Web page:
Considerations For Saturday Why The Gospel Of DOOMBS-DAY Is Read Upon The First Sunday in Advent: A Plaine Path-way To Heaven Thomas Hill 1634

GOSPEL Luke 21. 25-33 
 At that time, Jesus said to His disciples: "There shall be signs in the sun, and in the moon, and in the stars; and upon the earth distress of nations, by reason of the confusion of the roaring of the sea and of the waves: men withering away for fear and expectation of what shall come upon the whole world. For the powers of heaven shall be moved; and then they shall see the Son of man coming in a cloud with great power and majesty. But when these things begin to come to pass, look up and lift up your heads, because your redemption is at hand." And He spoke to them a similitude: "See the fig tree, and all the trees; when they now shoot forth their fruit, you know that summer is nigh; so you also, when you shall see these things come to pass, know that the kingdom of God is at hand. Amen I say to you, this generation shall not pass away till all things be fulfilled. Heaven and earth shall pass away, but My words shall not pass away."


Saturday Meditation

Beside these substantial consolations, we have one effectual remedy, against the terror and danger both of the particular, and general judgement: and that is, a careful remembrance, and feeling meditation of the nearness of our death, of our judgment, of the terrible pains of purgatory, and the everlasting flames of hell.

For these things will kindle wholesome flames in our souls, and set a fire all the remainders of sinful desires and naughty inclinations, by which the hopes of our enemies, the fiends of hell, will be clean fired, & consumed; no otherwise then the fire brands tied to the tails of Samsons foxes, burnt up the harvest of the Philistines, Judic.15.v.q. sins are foxes, that mare the vineyard; and the tails of sins are these latter ends of our life, I mean death, judgment, purgatory, and hell' These well meditated, and carefully pondered, are as much as the firing of our vineyards by the tails of these pernicious foxes, our sins, and naughty inclinations, which by such inflamed meditations, will undoubtedly be consumed, and so the devils harvest, which he hoped to real of our sins, will be marred.

Remember these last things, (sayth Ecclesiasticus,7.v.40.) that is, death, judgement, hell and heaven, bear them carefully in mind, and thou shalt never sin.

Death then being the first of those last ends of man, and the door or entrance unto the rest: continual memory thereof is a sovereign remedy against sin; Neither can it be remembered, without bringing in the other last things in fit company: and because the remembrance of them is so wholesome, therefore this first day of advent doth principally imprint them in our minds, to prepare in them a fit habitation for the new born babe at Christmas, that is to make our souls clean & pure, for Christ to repose in them.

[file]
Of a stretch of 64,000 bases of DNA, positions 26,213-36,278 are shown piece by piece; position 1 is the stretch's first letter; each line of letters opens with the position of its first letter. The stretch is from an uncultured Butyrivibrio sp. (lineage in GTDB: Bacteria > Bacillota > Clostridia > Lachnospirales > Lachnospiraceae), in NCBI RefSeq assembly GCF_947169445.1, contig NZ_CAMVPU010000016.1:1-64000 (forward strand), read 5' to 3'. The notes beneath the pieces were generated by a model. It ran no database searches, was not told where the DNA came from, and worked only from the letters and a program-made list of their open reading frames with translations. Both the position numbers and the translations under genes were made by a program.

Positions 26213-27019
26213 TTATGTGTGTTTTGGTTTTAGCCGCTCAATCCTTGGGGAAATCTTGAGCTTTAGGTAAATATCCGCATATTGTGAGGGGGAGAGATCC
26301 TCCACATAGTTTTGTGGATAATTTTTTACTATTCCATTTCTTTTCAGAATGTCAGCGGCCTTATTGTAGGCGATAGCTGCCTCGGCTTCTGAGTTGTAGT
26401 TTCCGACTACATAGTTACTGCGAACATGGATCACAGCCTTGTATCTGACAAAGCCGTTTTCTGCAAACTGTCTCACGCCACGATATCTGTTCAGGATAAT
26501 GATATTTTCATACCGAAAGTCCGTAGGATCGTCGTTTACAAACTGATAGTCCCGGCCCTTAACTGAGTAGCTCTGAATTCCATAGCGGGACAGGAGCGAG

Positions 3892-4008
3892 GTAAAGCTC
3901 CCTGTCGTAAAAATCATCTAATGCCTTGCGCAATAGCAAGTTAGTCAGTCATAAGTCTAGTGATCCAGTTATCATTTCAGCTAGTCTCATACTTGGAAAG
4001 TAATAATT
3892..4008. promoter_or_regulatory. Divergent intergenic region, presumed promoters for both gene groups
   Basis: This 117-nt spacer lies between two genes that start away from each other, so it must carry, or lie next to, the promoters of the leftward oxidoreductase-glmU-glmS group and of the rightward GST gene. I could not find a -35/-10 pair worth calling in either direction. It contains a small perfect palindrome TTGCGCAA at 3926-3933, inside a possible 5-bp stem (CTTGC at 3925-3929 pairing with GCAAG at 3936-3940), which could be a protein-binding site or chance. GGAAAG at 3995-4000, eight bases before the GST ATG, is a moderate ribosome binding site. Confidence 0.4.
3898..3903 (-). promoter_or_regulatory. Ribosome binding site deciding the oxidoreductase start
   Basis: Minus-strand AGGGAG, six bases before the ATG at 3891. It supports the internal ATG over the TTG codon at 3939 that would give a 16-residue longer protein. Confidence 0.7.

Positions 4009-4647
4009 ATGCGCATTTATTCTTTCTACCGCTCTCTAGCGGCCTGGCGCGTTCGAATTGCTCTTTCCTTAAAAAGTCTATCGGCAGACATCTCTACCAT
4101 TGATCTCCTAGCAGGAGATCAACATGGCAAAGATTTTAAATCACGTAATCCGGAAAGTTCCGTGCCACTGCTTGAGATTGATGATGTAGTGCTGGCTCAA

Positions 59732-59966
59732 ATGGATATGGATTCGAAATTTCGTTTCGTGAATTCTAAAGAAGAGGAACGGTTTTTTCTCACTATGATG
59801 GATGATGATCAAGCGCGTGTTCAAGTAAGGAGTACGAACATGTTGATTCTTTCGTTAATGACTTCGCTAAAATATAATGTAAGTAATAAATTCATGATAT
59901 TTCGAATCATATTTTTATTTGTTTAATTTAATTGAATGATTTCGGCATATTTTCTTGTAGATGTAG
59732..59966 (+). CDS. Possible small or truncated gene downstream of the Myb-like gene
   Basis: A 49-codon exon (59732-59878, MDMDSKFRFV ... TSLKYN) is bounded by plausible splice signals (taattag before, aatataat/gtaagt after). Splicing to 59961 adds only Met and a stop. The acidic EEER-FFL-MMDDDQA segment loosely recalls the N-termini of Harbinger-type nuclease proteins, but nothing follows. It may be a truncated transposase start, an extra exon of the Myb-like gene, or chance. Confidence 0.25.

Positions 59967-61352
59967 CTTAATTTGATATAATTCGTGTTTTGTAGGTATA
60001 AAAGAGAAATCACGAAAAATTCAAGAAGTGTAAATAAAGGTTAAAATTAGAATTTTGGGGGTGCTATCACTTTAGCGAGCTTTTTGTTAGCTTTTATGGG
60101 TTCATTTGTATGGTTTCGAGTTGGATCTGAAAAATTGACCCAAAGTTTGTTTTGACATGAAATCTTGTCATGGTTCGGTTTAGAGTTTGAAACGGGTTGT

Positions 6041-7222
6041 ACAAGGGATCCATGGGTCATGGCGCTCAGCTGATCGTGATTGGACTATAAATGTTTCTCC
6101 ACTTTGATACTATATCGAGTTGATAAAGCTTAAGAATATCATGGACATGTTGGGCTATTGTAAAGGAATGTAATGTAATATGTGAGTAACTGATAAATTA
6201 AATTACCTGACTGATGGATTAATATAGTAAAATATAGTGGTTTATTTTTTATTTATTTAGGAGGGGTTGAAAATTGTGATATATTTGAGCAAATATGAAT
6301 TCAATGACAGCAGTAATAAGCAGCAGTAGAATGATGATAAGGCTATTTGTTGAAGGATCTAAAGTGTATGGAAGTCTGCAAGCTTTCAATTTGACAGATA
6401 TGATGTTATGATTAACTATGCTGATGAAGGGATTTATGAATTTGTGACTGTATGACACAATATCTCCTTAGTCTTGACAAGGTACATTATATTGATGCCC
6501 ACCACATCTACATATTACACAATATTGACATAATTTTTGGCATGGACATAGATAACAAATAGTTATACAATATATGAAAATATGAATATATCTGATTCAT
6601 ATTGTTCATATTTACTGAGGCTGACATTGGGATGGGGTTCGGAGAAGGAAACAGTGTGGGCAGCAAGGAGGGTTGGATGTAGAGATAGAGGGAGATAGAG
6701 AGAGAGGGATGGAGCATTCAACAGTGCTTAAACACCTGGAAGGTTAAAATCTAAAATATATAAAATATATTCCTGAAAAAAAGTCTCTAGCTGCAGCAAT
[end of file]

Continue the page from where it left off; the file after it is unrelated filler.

And this is done by the holy Church yearly, and at the end of the old year; that if perhaps it have not be spent by us with that spiritual profit, which it ought, we may at least end, it well, and begin the new year with more fervor & devotion, conceived also by the feeling faith of this great benefit of the incarnation of the soon of God our blessed Lord and savior, to redeem us from hell and eternal damnation.

Doubtlessly, the feeling remembrance of death is so proper and natural a preservative, to repress in us all inordinate desires of worldly and fleshly delights, which carry us away from the love of God and pursuit of heaven.

That even pagans and heathen men did use it for that end: as we read of a wise Emperor, who appointed one to come daily unto him, in the midst of his greatest employments, or pleasures, to tell him what he had done about his tomb, and what it would please him else to be added unto it: that so he might daily remember, he was to die.

Holy St. Hierom sayth of himself, that whether he did eat, or drink, of rest, or do any other thing, he stilled imagined the sound of the dreadful trumpet in his ears, which should raise the dead to life, and call them to judgement.

The silk worms (as they say) are so tender, that the sound of thunder doth presently kill them: wherefore they, which keep them, remedy this danger in time of thunder, with some other delightful noise, or musical sound made near unto them.

Such is our delicates, that we had rather hear any things, then the thundering mention of death and judgment; and yet is this thunder the readiest way to kill these worms of concupiscence, which produce these silken twins of fruitless pleasures, and vain temporal employments.

Yet if we cannot brook the mighty noise of the thunder; come to it (as the holy Church teacheth us) the musical sound of the blessed babe, our redeemer, the sweet memory of his incarnation, and it will keep us in such temper, that even our temporal solaces, will not go beyond the approved bounds of virtue, and the service of God.


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